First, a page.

The Normal People experience was a liberating one, both actors tell me. “My main preparation for this film was to make sure not to get in the way of the writing,” says Neeson. “I’m not speaking in funny accents. I’m being myself and speaking in Owen’s words. Our characters speak in their own accents. It was freeing not having to think about pronunciation.”
The film shot in only five weeks this summer. “I wish we had some drama for you,” both actors tell me. “I’m afraid not,” explains Manville. “It was one of the best experiences I’ve had on set,” concurs Neeson. “The crew were excellent. Many of them cut their teeth on Game Of Thrones.” As a parting gift, the actor ordered a waffle truck to come to set on the last night of shoot.
The film was an eye-opener for Neeson in a number of ways. It also served as a way to reconnect with his homeland. “I’ve been offered a hundred things over the years to do with the IRA and the Troubles and I wanted to avoid it. Now that there is a real peace there and a new generation in Ireland it feels like there is a youthful energy about Belfast. It’s great.”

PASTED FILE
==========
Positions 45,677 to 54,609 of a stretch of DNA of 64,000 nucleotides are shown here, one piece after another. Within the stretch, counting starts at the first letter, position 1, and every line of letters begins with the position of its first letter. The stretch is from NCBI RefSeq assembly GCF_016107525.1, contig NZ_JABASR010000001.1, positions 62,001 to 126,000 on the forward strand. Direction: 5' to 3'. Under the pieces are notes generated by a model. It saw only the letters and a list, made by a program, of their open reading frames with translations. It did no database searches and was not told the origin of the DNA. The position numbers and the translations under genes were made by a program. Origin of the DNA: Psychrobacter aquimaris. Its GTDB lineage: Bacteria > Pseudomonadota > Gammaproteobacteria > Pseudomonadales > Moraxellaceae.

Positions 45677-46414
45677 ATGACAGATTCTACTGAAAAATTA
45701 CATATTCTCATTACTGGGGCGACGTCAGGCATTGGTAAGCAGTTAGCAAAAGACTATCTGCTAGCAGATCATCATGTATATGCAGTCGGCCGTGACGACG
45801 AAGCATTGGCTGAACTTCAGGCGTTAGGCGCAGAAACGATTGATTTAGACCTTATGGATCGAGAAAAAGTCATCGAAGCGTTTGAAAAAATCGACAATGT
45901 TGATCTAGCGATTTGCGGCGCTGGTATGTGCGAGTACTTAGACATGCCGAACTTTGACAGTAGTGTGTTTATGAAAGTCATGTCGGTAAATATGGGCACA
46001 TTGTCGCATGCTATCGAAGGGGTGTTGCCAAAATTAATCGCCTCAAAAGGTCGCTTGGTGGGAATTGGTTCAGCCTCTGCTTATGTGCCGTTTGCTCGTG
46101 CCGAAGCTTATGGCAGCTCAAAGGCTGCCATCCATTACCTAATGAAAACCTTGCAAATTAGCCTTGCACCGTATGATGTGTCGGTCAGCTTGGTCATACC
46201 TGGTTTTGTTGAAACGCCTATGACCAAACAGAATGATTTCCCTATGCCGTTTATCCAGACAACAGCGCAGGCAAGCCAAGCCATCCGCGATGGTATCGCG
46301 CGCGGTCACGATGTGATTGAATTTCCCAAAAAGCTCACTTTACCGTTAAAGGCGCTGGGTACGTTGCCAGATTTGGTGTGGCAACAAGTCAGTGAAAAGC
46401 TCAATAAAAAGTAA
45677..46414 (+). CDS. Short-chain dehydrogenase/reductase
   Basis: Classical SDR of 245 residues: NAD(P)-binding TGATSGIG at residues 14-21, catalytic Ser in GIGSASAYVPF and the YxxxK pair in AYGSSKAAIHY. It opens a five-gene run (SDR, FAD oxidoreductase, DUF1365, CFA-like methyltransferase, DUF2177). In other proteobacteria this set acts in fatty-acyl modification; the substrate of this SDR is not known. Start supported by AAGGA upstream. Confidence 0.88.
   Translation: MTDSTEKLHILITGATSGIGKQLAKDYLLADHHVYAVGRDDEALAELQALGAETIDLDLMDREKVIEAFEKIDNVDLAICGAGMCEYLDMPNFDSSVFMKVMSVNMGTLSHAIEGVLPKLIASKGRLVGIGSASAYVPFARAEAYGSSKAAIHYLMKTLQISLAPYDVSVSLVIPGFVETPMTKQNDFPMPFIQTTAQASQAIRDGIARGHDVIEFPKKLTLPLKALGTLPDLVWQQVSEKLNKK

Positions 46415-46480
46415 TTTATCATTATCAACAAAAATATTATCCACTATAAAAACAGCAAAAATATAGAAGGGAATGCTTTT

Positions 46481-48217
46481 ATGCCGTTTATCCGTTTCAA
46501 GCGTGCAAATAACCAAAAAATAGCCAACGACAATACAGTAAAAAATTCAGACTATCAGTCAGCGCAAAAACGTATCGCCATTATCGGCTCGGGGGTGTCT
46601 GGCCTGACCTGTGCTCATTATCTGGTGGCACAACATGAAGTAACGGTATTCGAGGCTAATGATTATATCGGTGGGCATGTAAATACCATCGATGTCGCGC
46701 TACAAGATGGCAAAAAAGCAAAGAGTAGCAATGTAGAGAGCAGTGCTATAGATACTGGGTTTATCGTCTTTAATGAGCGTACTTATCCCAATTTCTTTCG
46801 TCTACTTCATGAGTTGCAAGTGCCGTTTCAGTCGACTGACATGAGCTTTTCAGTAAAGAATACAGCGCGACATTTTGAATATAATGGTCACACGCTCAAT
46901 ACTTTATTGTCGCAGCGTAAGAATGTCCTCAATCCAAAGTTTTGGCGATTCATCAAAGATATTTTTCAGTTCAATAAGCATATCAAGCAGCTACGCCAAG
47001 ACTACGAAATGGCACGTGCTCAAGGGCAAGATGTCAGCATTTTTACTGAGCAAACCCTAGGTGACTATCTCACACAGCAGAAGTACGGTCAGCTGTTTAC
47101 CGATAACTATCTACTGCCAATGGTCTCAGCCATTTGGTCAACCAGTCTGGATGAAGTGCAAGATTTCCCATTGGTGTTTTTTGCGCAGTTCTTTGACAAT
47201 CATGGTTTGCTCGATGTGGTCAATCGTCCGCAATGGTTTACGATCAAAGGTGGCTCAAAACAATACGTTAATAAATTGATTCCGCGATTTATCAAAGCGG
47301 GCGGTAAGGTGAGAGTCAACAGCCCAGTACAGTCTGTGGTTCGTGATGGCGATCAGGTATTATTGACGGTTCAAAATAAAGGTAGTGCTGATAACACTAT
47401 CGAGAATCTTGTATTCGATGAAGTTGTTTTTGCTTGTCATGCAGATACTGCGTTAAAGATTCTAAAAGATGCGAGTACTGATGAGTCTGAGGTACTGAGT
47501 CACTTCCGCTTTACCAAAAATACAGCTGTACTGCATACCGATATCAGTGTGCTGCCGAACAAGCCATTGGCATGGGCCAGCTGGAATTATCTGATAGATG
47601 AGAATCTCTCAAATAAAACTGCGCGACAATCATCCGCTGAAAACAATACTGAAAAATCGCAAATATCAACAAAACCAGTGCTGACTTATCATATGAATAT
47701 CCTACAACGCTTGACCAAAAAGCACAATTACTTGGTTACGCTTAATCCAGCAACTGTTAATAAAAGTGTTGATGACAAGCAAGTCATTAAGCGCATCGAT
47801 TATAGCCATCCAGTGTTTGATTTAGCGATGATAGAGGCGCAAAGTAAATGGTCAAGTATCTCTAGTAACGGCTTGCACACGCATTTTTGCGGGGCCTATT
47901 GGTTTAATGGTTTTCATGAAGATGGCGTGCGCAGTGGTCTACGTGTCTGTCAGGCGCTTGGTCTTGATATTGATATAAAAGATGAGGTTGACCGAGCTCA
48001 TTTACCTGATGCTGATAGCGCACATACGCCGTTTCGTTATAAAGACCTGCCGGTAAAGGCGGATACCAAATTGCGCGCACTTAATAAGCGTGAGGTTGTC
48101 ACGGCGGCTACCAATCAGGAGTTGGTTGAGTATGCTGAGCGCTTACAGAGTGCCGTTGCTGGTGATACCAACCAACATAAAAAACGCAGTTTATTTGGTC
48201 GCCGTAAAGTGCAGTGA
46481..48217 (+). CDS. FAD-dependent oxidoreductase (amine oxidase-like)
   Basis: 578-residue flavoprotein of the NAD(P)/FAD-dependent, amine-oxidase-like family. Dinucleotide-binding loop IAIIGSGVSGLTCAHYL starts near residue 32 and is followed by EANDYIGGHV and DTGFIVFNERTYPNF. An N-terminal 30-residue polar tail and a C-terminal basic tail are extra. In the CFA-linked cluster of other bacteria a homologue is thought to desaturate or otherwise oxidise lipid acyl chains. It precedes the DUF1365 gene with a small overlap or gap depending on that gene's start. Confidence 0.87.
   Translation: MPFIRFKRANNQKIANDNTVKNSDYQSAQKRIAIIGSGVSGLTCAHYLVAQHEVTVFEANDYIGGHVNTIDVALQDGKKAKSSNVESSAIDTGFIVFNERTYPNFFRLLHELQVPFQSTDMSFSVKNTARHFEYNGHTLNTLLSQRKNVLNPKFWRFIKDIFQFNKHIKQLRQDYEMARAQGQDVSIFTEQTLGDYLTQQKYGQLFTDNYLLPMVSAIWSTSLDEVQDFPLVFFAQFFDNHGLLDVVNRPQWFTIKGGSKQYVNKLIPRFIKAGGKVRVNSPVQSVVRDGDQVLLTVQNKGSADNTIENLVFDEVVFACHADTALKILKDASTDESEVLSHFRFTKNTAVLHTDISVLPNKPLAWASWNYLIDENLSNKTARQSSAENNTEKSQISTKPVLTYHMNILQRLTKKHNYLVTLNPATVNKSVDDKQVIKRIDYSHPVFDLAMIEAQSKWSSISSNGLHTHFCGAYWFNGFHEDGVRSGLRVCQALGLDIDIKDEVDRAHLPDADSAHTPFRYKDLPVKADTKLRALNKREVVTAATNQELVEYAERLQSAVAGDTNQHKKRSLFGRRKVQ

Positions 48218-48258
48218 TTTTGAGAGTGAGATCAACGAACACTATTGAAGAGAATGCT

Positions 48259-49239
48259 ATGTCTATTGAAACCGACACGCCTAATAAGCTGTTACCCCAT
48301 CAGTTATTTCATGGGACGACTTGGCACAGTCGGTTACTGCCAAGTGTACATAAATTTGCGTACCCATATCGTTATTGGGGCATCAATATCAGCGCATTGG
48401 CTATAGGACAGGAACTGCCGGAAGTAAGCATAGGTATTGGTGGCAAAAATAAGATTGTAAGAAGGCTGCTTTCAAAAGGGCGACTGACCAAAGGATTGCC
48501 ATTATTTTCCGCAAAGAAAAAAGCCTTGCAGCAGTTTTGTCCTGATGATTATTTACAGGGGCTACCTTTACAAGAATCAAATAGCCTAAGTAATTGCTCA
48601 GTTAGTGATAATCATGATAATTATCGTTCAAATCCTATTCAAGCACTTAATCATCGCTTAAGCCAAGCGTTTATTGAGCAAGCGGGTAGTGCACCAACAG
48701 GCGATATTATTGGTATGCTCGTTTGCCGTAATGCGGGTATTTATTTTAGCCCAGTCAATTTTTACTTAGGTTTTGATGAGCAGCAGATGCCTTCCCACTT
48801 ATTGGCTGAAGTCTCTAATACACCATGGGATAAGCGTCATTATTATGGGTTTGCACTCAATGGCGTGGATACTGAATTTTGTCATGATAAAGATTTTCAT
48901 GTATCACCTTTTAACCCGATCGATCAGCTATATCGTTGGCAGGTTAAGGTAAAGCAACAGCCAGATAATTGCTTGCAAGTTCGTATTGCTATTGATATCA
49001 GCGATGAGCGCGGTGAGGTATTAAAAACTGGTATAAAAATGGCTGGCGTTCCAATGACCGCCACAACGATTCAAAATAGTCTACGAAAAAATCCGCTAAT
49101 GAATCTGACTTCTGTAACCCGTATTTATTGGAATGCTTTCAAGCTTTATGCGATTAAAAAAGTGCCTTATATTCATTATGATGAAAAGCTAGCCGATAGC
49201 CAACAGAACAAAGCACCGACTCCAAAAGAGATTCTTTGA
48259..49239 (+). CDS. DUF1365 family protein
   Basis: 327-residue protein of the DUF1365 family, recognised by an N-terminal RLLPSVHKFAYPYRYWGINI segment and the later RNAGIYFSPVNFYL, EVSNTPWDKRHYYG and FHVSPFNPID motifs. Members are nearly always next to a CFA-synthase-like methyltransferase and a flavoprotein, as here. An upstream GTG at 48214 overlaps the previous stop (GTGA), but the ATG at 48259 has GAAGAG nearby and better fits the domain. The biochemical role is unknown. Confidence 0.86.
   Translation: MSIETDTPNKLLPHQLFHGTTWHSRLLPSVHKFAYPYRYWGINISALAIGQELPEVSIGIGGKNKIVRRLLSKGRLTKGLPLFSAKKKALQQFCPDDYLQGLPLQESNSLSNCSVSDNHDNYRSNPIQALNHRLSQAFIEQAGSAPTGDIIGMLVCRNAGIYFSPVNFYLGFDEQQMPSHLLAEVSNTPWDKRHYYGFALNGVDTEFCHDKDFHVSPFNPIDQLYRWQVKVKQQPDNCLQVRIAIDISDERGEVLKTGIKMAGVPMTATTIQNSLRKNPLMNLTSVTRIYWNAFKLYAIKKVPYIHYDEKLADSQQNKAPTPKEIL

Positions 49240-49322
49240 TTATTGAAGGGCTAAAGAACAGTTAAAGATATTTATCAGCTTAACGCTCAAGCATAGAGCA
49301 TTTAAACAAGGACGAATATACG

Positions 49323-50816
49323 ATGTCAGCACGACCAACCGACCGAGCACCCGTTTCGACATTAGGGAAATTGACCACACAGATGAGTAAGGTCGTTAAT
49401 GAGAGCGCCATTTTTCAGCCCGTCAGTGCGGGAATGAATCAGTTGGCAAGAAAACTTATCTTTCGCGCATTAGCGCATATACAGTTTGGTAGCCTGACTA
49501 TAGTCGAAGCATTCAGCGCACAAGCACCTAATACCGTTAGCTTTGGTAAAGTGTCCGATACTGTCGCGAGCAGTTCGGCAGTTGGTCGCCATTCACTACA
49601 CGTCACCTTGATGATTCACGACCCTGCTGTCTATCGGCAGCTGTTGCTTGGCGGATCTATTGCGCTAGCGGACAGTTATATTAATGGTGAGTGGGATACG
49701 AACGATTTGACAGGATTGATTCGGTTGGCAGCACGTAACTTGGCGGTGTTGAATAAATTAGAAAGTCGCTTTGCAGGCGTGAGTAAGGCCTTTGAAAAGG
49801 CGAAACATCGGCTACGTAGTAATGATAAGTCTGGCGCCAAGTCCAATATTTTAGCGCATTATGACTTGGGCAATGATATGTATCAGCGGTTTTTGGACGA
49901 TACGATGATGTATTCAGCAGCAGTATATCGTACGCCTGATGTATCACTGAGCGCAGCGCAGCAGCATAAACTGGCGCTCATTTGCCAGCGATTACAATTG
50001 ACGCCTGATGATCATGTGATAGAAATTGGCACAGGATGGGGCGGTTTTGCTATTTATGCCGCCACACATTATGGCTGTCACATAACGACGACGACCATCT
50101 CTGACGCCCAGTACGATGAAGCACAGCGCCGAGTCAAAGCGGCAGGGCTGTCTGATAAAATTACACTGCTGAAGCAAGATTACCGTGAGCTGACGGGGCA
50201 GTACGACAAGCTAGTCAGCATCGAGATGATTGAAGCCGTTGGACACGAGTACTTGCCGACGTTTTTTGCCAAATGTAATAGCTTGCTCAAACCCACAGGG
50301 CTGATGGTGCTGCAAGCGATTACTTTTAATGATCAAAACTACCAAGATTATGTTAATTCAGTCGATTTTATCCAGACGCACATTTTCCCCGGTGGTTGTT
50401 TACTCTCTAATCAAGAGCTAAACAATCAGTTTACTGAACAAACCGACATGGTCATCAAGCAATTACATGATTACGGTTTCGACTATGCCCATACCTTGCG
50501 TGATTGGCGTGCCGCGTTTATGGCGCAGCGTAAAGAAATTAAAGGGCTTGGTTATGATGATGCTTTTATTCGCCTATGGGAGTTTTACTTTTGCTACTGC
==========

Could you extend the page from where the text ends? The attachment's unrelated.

Joining Oscar-nominees Neeson and Manville in the cast were Amit Shah and David Wilmot. Backers include Head Gear Films, Northern Ireland Screen and the BFI.
The project has been a pre-sales hit for Bankside which has closed deals in Spain (Inopia), Scandinavia (Scanbox), Latin America (California Filmes), Switzerland (Praesens), Israel (Forum Films), Greece (Tanweer), Turkey (Tanweer), Ex-Jugoslavia (Fox Vision), Middle East (Front Row), China (Blue Share), India (PVR), South Africa (TMF), Indonesia (Sahamongkol Films) and Taiwan (Vie Vision). CAA reps domestic.